Next time you decide to 'borrow' your neighbour's badly configured WiFi connection, you might want to look over your shoulder to make sure the police aren't watching.
According to an article over on The Register
, an un-named sixteen year old in Lincolnshire has been arrested under the suspicion of illegitimately using his neighbour's unsecured WiFi connection to browse the web.
Originally arrested on the 5th of October under the Computer Misuse Act 1990, the youth was accused of “hacking
” the wireless access point belonging to his neighbour and removing the encryption so he could surf unfettered. The individual was tracked down by the access point's DHCP server recording the host name of every computer to which it grants a lease – the boy's computer was configured by his father and had the host name set to his full name, making tracing the youth somewhat easier than it might otherwise have been.
The youth, on the other hand, tells a different story. With his own WiFi connection configured and working, he argues that he would have no reason to use his neighbour's connection over his own. He admits, however, that it is possible he accidentally clicked on his neighbour's connection by mistake – Windows having the feature of offering to automatically connect to any network it sees. For this to have happened, the access point must have been unencrypted
– something the youth is accused of arranging for his own ends, but a setting which is the default of many commercial access points unless explicitly changed.
Although the youth was questioned between 2100 and 2345 that night, he was released on bail pending further enquiries. The boy's father has since received a a letter cancelling the bail and informing the family that no action would be taken – giving the father cause to complain over what he is referring to as the “unlawful arrest and detention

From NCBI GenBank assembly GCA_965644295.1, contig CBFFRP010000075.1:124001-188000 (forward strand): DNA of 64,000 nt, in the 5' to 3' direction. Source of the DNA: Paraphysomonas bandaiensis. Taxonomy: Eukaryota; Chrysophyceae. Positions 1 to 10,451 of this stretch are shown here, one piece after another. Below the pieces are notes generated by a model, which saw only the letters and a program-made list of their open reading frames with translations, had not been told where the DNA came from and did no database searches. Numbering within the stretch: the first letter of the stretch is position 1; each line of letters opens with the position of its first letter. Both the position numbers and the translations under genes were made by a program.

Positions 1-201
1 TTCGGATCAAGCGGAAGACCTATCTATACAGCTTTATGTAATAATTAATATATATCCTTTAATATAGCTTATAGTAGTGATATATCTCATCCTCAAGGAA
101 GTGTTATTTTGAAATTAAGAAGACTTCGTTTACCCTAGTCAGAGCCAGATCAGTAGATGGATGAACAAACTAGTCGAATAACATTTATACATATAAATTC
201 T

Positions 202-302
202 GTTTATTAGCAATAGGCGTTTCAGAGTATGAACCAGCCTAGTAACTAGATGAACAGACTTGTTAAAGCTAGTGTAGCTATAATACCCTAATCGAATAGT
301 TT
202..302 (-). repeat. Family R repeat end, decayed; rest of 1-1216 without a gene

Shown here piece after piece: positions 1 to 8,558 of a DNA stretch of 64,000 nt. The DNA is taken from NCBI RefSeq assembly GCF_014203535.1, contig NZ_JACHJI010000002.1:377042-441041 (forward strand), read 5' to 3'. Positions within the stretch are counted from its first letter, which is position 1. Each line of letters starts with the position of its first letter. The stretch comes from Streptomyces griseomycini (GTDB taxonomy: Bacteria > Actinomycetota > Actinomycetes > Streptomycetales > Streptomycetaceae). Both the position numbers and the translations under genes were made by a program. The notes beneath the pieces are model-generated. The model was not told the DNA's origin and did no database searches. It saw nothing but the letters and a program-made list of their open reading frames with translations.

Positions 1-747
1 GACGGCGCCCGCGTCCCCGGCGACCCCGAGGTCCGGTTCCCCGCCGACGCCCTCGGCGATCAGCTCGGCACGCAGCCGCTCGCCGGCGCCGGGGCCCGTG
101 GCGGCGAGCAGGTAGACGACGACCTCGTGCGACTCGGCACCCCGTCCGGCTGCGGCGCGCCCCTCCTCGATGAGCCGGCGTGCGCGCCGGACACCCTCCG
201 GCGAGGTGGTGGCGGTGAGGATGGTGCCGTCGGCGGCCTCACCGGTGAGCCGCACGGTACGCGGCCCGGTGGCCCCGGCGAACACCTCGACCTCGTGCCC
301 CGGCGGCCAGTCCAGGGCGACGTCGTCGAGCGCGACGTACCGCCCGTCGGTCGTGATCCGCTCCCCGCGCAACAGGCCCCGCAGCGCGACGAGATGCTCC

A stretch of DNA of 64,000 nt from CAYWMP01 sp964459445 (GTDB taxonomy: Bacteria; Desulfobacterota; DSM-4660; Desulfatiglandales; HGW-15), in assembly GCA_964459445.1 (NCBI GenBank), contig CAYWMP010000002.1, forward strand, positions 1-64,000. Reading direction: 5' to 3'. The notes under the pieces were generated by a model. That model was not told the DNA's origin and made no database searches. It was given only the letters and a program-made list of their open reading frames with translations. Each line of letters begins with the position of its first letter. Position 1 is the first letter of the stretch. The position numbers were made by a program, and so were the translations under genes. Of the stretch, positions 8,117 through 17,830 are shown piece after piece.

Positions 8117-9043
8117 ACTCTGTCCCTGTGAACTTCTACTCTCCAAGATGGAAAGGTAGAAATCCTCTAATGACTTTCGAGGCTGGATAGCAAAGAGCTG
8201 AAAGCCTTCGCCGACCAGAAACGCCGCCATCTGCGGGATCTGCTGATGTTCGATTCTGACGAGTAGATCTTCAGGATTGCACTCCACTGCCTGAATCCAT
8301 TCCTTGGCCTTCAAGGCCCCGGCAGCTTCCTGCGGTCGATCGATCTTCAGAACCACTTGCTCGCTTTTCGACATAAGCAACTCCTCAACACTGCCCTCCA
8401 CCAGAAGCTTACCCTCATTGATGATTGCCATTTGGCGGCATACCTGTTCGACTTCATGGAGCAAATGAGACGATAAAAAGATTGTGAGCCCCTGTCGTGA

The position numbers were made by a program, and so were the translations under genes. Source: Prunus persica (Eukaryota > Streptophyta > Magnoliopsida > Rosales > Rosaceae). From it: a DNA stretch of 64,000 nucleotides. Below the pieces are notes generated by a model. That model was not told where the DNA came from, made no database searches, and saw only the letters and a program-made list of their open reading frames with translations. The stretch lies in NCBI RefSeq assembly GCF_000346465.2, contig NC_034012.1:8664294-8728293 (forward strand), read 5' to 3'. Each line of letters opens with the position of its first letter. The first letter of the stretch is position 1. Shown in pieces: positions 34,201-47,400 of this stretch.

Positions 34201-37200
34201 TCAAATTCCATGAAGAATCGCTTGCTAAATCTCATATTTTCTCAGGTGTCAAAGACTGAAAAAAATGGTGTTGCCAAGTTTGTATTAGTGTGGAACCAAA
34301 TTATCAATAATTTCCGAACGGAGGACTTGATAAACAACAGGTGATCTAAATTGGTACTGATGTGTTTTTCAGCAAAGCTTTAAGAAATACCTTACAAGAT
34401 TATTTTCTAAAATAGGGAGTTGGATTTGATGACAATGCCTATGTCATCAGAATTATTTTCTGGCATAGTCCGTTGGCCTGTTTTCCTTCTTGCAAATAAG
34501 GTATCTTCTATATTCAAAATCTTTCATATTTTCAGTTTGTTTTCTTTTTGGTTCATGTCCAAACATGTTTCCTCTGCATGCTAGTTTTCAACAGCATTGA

” of his son.
What is most interesting about this case – even though it fell at the first hurdle and was dropped before charges were ever brought – is that the youth is not accused of using the connection for anything bad
, but merely of using the connection at all
. If the connection was, as he claims, unencrypted and configured with a generic SSID – especially a common name like LINKSYS which it may well share with his own connection – it's hard to see how he could be guilty of a crime at all.
Do you believe that WiFi 'piggybacking' should be a crime, or is it up to network owners to secure their own equipment if they don't want others using it? Share your thoughts over in the forums